The Cockney Rejects: Hammer – The Classic Rock Years Boxset (The Cadiz Recording Co.)

CD / DL

Out Now

The Rejects late-period rock years. Not all blow and bluster by any means.

It was seen by some as the downfall of the Cockney Rejects. It’s perceived by others as some great folly.

Following the glory years, the Geggus brothers and company were jaded by the music business and burnt out by the years of violence and carnage that had followed their every move. Having always been fans of classic rock before punks incendiary blaze, they took cover for some months in their Bow rehearsal room and did what came naturally.

Informed by Free, Cream, The Yardbirds and early Queen, The Rejects worked on material that would become The Wild Ones.

I, for one, had never really given The Rejects “metal phase” much thought, although having read Turner’s splendid warts-and-all autobiography I was aware that it was a real labour of love for the brothers and bass player Vince Riordan. It’s most definitely not metal; if anything, the albums are a mixture of bluesey sleaze and classic Brit-invasion rocking

This boxset gathers up the three albums recorded between 1983-ish and 1990 and a bonus disc (Nathan’s Pies And Eels) collecting up demos and extra tracks.

The first thing that strikes one when listening to the first album of the set, The Wild Ones, is the fact that Jeff Turner can actually sing; I’m not dissing his vocals in the “punk” era Rejects one bit, in fact I’m a huge fan of the man. But, listening to opening track, Way Of The Rocker, his Bon Scott-meets-Stevie Marriot voice is a total revelation. Powerful, gutsy and just so soulfully natural sounding. Of course, Mick Geggus could always play; he was one of the best and most technically gifted guitarists in punk and even the early material had a real verve about the writing despite the sometimes patchy production.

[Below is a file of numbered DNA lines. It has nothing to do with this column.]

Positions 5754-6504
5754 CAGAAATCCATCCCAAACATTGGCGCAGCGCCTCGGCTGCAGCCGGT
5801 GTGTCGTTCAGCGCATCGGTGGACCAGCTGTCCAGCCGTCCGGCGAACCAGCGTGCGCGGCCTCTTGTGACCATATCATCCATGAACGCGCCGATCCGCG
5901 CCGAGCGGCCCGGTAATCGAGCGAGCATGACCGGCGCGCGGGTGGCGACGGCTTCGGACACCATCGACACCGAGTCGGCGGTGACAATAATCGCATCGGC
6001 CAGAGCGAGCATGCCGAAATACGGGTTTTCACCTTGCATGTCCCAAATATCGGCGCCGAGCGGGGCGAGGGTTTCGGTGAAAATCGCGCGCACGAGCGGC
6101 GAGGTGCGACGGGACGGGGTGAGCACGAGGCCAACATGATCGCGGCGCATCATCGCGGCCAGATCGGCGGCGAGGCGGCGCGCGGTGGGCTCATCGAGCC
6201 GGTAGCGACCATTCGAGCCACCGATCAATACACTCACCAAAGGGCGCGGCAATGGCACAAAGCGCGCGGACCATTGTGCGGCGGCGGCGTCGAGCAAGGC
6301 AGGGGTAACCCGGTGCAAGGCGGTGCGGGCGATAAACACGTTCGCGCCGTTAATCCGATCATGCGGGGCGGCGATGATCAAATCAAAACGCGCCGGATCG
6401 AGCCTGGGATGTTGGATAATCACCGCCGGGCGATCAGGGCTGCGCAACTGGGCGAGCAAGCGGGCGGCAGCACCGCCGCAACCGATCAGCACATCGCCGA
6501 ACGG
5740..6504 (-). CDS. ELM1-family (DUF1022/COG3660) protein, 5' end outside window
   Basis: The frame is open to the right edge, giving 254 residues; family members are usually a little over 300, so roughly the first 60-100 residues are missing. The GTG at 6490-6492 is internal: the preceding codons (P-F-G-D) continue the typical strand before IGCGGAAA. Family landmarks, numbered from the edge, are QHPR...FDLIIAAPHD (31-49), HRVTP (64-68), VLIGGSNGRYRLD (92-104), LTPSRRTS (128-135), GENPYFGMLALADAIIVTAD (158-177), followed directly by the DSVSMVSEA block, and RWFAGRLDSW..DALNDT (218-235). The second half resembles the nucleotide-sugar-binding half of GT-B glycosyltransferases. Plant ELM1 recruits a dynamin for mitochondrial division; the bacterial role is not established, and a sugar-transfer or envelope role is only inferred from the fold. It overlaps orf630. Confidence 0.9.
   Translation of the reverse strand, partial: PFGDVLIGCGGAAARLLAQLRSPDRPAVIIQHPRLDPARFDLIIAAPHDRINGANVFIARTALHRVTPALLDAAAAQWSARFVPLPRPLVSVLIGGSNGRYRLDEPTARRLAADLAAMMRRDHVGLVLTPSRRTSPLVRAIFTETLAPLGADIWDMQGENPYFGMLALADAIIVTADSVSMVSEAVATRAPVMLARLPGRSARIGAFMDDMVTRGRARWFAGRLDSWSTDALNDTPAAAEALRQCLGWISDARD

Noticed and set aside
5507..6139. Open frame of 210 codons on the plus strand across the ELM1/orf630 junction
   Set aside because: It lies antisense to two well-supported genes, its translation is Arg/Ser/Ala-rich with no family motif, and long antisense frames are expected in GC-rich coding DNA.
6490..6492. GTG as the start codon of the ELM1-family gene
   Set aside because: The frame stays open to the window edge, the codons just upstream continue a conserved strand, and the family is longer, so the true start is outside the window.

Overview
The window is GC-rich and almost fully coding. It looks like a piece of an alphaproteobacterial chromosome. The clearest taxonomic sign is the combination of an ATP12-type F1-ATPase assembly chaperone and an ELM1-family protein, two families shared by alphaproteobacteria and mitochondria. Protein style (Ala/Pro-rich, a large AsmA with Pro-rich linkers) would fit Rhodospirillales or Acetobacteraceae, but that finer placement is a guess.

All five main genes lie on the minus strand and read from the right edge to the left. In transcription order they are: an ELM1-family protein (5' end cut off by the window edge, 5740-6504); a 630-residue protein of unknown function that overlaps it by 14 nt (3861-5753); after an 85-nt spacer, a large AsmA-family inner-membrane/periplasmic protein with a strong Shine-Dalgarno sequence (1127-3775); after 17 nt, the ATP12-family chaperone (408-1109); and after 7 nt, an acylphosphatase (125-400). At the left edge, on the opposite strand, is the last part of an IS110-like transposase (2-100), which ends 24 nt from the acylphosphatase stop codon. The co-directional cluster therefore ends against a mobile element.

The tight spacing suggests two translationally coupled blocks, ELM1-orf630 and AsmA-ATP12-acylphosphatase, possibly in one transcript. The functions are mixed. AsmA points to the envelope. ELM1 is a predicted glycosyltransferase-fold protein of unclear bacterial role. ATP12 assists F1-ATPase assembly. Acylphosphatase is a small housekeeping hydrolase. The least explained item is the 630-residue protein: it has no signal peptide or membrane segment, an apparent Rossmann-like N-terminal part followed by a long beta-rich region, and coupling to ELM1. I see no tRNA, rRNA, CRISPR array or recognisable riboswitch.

Some Play Dirty from the same album has some astonishing lead guitar playing on it; mixed with some real honky-tonk harmonica, it’s a song that could have walked its way onto any Aerosmith album of the era. The AC/DC influence is never far away. Satellite City is plain, good old heads-down balls-out rock. Angus Young and company would be proud of this ‘un and that’s a fact.

Quiet Storm is the album that was critically lauded if not embraced by fans. Sales were poor and it sank without trace despite being a poll-topper in many rock writers end-of-year write-ups.

It’s a more laid-back, stripped-down album in many ways despite the presence of keys for the first time in The Rejects career. Opener It Ain’t Nothin’ has that whole Free / Bad Company blues swagger down pat; Geggus senior does a grand job of the intricate Paul Kossof-style lead licks and it sounds as if there’s very little in the way of overdubs going on in the album, adding to the Southern rock feel. And yes, Oi! fans, as well as keyboards, there’s acoustic guitars, too…..